Trauma remains after puppy mill

Weekend voices: Ruminations

Mindy was 7 years old when the first tumor was found. It saved her life.

Mindy is my dog, a designer bijon frise-poodle mix. She was born and raised in a puppy mill. For the first seven years of her life she was repeatedly bred for her cash-crop puppies. She lived in a wire cage, stacked three-high and was fed a combination of leftover people food and cheap dog food. She never felt grass under her feet, she never felt the wind blow through her fur, she never felt a kind hand of love on her body.

When Mindy was in her seventh year of existence, a mammary tumor was found, and to their credit, the breeders gave her up to a rescue organization rather than put her down. Surgery was performed to remove the tumor, she was spayed, and when she healed she was put up for adoption. I saw her on a website and read her story, and it was decided we would go to Cuba, N.Y., to see her.

She was pathetic. Her fur had been trimmed haphazardly, and unevenly. Two of her teats hung almost to the ground, distended with years of nursing puppies. She plodded along after the volunteer who brought her to us, unsure of the grass beneath her feet. Making no eye contact, her head hung down in submission or misery; it was hard to tell which.

We were warned that it may be some time, if ever, before she came around to accept love and affection. And we were warned that she may at some point in the future develop another tumor. There were no guarantees with this dog. We were undaunted. We had to bring her home. She trembled the entire way back to Ripley.

We have had Mindy for a year and a half now. She is just getting the hang of being house-broken; or perhaps it is us who is getting better at reading the signs that she has to go. She never goes to the door, or barks when nature calls. She may very softly whine, but there is no other indication besides being a bit restless.

She is content to lie in a chair with either of us for hours. She doesn’t know how to play, and attempts at tossing a ball or a squeaky toy send her scurrying for the nearest corner in which to hide. Her tail didn’t curl up and over her back for months, and a year had passed before she started wagging her tail. She still doesn’t lie with her tummy exposed for the cherished tummy rubs, but lies on her side with her front leg up so we can stroke her gently.

Grass frightened her. Wind frightened her. Loud noises sent her into a panic. I dropped her leash once on the sidewalk and as it clattered, she took off running, terrified of the “thing” following her, right into the road. Luckily no traffic was coming. It took more than a year for her to stop trembling every time we put her in the car to go to the vet or groomer.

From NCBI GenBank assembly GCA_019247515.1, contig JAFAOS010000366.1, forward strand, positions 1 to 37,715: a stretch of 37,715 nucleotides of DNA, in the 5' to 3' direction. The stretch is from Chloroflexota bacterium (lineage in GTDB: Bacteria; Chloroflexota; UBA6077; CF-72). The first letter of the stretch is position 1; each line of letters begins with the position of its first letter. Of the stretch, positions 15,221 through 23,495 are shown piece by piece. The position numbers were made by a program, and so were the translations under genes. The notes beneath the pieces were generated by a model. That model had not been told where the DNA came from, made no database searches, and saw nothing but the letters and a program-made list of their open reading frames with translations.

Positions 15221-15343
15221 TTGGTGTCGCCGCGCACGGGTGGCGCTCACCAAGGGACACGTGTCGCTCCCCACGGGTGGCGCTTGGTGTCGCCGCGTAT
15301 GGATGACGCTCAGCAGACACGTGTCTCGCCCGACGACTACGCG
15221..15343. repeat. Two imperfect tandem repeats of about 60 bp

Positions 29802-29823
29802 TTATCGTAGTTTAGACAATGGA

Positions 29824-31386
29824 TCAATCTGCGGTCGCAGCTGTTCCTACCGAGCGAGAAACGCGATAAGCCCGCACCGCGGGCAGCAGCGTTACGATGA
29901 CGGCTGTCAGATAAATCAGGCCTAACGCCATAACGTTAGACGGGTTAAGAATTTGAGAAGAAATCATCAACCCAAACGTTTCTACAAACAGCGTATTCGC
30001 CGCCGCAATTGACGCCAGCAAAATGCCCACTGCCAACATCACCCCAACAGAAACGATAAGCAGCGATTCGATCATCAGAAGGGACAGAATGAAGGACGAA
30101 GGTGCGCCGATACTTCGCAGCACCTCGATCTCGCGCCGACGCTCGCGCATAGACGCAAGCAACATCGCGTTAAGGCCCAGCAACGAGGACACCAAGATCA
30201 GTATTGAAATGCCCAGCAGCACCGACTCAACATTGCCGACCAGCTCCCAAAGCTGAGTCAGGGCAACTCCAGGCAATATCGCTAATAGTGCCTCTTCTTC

We agreed early on, before she even came home, that we wouldn’t feed a dog table scraps but only nutritious dog food. She didn’t know what to do with hard nuggets of food. She followed us at mealtimes, begging for scraps with those big brown, sad eyes. We discovered she loved canned cat food, so we tried soft, canned dog food. Although very picky as to the flavor and texture, she became used to eating properly.

Mindy sleeps in bed with us, sometimes cuddled up to me, sometimes my husband, and always between us. We don’t have the heart to move her because she has chosen this spot and she has never known a pack, or love. In the middle of the night, not long after we brought her home, we were awoken by a low pitched, mournful howl. Evidently she was dreaming, and it must not have been a pleasant dream. She has done this on a few occasions and each time it breaks our hearts to think she has a memory that causes her to cry out.

We have discovered the long-term effects of being caged for years. Her toes are splayed from constantly standing and walking in wire cages. Also due to being raised in a cage, she has developed patella luxation, a condition where her knees pop out of place. For now she can stretch her back legs and realign her knees, but there will come a point where she may require surgery to correct the painful condition. Mindy has also developed another tumor. We don’t know if it’s cancerous but surgery will be performed in October to remove it. If it is cancer, Mindy will only know love for what remains of her life.

Mindy has grown to be a loving, attention seeking, adorable companion. She has only known love and affection for the last year and a half, but it will take a long time to overcome the neglect she knew. Some puppy mill breeding dogs never recover from the emotional trauma. We are lucky.

My message? Please don’t buy pet shop animals. Not all, but a large portion of these animals come from puppy mills, where sanitary conditions, living conditions, and health concerns are largely unregulated. Little thought is given to interbreeding and congenital defects. And the mothers of these adorable pet shop puppies live in misery. I’m not saying all breeders are bad, but how do you know? The animal shelters are overflowing with dogs and cats that need a forever loving home. Please consider giving them one.

Robyn Near is a Ripley resident. Send comments to editorial@observertoday.com


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